A brief Postscript to "A Bridge Across the Abyss"

If you want to understand the world of Richard Strauss, circa 1919,  the book to read is Stefan Zweig’s  “The World of Yesterday”, which is a combination of autobiography, social commentary, and cultural anaylsis. If you can find it, you might also try Lotte Lehman’s “Five Operas and Richard Strauss”.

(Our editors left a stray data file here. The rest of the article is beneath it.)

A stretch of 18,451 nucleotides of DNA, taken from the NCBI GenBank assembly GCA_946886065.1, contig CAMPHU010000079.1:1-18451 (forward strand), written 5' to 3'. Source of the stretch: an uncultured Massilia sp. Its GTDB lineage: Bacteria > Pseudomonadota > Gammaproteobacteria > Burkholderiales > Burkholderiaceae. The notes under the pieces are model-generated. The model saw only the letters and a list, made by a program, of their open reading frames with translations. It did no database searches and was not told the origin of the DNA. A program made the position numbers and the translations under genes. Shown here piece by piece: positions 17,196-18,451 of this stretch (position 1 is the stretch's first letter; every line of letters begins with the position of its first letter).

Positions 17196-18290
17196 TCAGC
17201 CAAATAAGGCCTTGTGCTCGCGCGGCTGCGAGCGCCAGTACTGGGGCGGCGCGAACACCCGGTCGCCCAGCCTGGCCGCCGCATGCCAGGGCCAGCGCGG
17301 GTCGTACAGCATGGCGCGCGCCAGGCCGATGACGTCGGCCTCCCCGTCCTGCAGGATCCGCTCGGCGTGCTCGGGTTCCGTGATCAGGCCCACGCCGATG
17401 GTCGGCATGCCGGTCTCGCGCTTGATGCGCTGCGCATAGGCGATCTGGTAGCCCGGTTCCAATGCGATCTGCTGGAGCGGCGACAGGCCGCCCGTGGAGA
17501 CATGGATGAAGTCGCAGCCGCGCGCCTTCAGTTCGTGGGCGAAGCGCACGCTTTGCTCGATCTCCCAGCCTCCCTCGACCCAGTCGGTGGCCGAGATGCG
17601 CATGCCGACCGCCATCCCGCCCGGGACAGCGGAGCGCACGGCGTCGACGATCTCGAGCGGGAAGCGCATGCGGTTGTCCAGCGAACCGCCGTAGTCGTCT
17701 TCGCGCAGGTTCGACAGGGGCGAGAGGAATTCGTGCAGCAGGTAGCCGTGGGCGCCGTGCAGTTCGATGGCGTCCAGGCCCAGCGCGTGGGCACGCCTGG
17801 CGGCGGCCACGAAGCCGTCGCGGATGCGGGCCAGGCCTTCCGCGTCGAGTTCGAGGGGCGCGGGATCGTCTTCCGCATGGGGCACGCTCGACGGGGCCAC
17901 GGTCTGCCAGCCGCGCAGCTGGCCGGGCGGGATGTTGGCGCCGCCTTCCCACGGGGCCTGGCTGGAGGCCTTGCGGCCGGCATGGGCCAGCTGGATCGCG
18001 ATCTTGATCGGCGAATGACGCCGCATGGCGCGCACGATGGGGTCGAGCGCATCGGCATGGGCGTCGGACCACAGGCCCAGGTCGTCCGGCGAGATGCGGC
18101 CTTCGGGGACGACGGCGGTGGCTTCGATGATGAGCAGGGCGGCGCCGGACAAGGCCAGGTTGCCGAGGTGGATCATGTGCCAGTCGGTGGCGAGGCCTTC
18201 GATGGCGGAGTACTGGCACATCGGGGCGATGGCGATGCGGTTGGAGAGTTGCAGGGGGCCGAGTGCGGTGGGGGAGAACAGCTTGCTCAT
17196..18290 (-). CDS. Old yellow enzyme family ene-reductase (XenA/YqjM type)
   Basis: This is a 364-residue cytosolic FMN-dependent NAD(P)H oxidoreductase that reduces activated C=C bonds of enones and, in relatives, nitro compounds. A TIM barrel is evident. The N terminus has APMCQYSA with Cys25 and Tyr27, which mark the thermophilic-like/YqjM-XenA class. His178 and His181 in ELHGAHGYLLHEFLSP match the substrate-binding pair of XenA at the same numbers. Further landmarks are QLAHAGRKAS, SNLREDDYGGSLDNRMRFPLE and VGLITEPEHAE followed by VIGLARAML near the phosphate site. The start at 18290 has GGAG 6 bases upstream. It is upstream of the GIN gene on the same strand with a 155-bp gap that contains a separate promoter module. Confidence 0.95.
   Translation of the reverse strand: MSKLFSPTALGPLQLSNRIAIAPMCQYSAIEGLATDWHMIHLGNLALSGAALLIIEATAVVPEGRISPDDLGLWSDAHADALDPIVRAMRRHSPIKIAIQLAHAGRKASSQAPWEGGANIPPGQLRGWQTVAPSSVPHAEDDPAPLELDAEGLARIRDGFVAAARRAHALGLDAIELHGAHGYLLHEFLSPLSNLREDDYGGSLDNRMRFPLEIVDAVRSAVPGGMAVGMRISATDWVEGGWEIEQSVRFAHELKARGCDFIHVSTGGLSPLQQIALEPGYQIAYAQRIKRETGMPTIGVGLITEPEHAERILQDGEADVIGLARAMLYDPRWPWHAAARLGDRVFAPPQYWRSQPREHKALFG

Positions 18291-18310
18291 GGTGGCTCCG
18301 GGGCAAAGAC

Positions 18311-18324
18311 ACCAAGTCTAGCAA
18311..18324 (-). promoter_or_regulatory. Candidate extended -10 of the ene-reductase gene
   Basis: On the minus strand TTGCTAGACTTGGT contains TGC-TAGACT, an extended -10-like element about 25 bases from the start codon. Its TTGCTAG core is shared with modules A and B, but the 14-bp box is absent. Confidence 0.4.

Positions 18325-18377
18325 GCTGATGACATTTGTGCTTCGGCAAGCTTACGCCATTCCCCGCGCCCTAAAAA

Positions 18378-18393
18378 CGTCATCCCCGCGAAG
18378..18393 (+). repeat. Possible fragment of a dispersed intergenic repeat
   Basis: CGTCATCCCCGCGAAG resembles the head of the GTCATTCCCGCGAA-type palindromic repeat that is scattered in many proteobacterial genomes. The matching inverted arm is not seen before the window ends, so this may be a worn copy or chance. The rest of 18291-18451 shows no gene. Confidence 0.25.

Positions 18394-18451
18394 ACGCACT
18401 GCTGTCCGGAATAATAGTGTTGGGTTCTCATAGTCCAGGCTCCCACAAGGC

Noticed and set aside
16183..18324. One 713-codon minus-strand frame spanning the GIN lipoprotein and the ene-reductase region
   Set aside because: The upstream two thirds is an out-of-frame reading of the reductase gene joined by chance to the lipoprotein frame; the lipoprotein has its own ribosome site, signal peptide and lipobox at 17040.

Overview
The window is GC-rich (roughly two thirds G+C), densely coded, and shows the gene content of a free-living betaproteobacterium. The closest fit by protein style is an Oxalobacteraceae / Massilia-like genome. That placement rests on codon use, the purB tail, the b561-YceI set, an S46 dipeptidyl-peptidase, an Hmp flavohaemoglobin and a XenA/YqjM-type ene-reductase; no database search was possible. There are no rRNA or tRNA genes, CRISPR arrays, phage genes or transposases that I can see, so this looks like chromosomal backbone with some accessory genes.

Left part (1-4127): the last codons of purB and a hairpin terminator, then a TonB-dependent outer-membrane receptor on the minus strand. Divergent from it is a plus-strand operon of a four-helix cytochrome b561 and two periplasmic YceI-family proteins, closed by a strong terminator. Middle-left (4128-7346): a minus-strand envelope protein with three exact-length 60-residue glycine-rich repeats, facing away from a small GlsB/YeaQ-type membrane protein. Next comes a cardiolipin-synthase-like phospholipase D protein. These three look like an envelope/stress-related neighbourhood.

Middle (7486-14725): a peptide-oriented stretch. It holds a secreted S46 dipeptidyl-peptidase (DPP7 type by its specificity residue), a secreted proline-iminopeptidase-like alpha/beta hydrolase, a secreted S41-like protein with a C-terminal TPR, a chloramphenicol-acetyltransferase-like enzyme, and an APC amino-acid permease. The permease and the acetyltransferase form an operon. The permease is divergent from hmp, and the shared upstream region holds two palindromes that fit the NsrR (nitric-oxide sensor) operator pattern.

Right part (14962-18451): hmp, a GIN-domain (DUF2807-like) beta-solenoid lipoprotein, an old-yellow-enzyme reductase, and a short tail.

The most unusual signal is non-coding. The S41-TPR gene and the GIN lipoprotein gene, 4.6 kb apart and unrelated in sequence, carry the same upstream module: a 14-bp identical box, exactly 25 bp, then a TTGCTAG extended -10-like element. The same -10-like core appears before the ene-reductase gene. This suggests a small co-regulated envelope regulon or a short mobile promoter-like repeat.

A clarification: the leitmotiv I’m referring to comes initially when the Emperor is describing how he wounded his favorite falcon, out of some weird fear or jealousy, at the time he captures the gazelle, which turns into the Empress. It is a small phrase from the long, opulent melody associated with the Emperor as hunter.